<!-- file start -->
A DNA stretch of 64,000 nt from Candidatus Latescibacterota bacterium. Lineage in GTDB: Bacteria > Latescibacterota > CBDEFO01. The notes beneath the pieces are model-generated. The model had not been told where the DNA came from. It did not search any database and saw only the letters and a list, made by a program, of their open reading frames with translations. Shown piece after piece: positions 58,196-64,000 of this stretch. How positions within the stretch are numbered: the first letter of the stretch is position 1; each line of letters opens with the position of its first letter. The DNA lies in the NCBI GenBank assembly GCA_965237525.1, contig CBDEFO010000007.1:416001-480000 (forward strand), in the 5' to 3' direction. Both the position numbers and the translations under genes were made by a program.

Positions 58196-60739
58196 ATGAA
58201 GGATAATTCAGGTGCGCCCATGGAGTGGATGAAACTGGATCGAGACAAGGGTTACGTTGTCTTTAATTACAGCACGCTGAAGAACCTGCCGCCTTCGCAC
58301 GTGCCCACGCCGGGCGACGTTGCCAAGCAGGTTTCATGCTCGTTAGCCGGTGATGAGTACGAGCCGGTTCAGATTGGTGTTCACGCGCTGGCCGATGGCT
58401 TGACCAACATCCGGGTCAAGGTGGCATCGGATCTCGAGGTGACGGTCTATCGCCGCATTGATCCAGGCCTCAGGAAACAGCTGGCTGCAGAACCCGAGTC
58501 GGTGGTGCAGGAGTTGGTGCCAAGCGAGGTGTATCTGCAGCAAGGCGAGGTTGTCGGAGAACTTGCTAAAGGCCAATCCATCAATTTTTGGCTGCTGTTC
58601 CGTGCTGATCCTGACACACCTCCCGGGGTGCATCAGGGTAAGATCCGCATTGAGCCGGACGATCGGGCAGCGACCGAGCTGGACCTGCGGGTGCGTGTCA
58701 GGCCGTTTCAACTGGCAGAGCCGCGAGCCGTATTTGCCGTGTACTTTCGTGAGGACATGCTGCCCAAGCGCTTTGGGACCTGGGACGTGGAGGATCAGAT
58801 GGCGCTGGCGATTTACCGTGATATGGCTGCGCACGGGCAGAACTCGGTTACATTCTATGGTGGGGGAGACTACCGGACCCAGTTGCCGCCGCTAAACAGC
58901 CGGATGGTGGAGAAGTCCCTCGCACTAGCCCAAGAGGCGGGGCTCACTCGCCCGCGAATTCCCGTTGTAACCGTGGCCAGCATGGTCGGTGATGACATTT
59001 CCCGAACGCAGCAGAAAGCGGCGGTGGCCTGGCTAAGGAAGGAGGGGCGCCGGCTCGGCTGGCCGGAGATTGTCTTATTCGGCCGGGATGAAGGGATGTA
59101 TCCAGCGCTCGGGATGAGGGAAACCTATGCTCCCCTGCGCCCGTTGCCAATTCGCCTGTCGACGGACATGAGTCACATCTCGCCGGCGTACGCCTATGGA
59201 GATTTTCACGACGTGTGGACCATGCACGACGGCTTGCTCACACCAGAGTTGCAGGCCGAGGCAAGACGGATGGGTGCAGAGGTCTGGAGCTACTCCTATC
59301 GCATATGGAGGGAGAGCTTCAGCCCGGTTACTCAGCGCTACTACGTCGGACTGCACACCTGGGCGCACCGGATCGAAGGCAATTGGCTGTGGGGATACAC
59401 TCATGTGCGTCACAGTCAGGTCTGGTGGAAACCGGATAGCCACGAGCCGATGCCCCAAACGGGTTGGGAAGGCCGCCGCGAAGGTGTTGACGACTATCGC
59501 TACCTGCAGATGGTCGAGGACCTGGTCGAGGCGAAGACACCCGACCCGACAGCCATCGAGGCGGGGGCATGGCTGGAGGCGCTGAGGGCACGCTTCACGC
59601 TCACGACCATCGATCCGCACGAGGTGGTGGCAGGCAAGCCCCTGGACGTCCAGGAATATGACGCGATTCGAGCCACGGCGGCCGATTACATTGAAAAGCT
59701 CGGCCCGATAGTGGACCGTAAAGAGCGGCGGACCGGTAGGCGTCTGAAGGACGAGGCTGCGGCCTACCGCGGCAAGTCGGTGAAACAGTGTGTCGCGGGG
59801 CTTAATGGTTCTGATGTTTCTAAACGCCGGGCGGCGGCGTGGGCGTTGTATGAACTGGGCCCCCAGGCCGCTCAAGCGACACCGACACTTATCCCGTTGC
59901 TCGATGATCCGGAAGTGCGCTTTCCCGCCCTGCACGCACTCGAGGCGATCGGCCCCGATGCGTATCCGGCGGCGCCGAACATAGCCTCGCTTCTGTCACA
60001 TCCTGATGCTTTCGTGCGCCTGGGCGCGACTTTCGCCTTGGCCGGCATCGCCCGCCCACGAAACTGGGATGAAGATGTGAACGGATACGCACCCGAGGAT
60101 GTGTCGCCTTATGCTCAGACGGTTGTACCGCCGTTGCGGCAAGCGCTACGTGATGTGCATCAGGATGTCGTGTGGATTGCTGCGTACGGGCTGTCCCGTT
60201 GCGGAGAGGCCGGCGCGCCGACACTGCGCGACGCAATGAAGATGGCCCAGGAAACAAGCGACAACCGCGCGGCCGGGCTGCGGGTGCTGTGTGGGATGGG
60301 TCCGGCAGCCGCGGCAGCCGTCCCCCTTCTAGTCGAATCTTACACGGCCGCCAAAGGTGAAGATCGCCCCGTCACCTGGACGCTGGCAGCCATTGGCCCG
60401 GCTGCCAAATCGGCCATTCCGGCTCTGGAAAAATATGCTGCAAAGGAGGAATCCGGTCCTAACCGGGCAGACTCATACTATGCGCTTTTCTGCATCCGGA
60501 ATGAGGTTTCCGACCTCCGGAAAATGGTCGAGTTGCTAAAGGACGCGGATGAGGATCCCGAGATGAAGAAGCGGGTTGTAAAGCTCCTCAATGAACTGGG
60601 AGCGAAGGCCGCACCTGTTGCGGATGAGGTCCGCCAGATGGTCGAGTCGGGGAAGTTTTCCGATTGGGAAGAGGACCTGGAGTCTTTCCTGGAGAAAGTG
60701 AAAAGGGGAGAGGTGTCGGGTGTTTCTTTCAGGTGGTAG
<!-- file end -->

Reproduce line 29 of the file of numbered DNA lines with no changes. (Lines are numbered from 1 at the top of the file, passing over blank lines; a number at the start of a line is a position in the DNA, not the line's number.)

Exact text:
60701 AAAAGGGGAGAGGTGTCGGGTGTTTCTTTCAGGTGGTAG